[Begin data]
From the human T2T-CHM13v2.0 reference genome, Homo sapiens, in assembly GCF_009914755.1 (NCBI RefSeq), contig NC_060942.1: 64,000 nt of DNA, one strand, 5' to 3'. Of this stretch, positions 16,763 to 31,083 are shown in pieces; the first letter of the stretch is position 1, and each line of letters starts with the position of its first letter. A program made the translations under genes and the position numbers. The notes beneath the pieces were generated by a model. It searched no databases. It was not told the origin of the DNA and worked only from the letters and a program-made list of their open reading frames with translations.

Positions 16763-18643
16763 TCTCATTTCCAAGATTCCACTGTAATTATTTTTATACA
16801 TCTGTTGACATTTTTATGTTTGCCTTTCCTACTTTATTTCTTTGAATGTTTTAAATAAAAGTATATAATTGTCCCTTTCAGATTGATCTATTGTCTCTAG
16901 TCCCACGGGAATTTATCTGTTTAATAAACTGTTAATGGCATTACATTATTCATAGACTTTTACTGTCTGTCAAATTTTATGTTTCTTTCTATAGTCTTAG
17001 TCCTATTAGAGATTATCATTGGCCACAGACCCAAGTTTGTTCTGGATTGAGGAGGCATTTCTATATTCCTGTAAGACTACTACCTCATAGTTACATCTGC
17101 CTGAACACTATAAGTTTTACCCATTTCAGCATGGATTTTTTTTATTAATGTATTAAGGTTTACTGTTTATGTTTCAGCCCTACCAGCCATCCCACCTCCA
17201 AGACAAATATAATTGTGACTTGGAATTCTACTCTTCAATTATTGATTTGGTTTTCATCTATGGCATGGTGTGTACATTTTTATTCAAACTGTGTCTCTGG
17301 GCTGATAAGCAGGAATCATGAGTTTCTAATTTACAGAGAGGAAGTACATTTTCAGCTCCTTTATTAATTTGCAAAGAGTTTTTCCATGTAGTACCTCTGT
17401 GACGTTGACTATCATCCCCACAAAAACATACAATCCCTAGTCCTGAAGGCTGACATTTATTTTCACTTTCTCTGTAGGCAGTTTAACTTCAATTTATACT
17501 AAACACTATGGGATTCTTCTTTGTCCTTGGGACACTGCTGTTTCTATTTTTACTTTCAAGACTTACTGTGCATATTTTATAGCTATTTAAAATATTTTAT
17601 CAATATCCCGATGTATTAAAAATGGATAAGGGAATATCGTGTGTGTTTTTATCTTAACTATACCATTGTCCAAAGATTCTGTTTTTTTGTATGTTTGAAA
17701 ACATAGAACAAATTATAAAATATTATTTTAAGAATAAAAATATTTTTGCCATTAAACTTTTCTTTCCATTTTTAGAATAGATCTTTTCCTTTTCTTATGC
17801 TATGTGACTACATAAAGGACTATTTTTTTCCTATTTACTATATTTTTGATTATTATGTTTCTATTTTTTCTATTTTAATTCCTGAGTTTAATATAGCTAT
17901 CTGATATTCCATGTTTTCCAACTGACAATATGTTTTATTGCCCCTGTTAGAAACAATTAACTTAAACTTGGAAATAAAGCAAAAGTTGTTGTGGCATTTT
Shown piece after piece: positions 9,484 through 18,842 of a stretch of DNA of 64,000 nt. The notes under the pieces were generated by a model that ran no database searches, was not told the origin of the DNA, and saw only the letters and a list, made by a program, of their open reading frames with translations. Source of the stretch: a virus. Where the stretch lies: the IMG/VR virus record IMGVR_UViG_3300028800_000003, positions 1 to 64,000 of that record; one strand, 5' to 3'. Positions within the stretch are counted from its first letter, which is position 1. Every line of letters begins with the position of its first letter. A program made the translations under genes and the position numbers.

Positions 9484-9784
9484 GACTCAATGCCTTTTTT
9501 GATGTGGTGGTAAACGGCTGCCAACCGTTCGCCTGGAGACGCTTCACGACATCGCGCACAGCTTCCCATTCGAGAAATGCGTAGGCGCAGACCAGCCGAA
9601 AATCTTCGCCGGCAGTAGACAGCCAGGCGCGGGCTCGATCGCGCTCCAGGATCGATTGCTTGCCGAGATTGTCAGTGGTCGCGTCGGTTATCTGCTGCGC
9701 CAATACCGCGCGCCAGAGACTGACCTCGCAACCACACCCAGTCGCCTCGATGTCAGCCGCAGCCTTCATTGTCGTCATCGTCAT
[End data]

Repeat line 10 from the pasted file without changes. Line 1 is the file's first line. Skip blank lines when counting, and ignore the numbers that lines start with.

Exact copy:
17401 GACGTTGACTATCATCCCCACAAAAACATACAATCCCTAGTCCTGAAGGCTGACATTTATTTTCACTTTCTCTGTAGGCAGTTTAACTTCAATTTATACT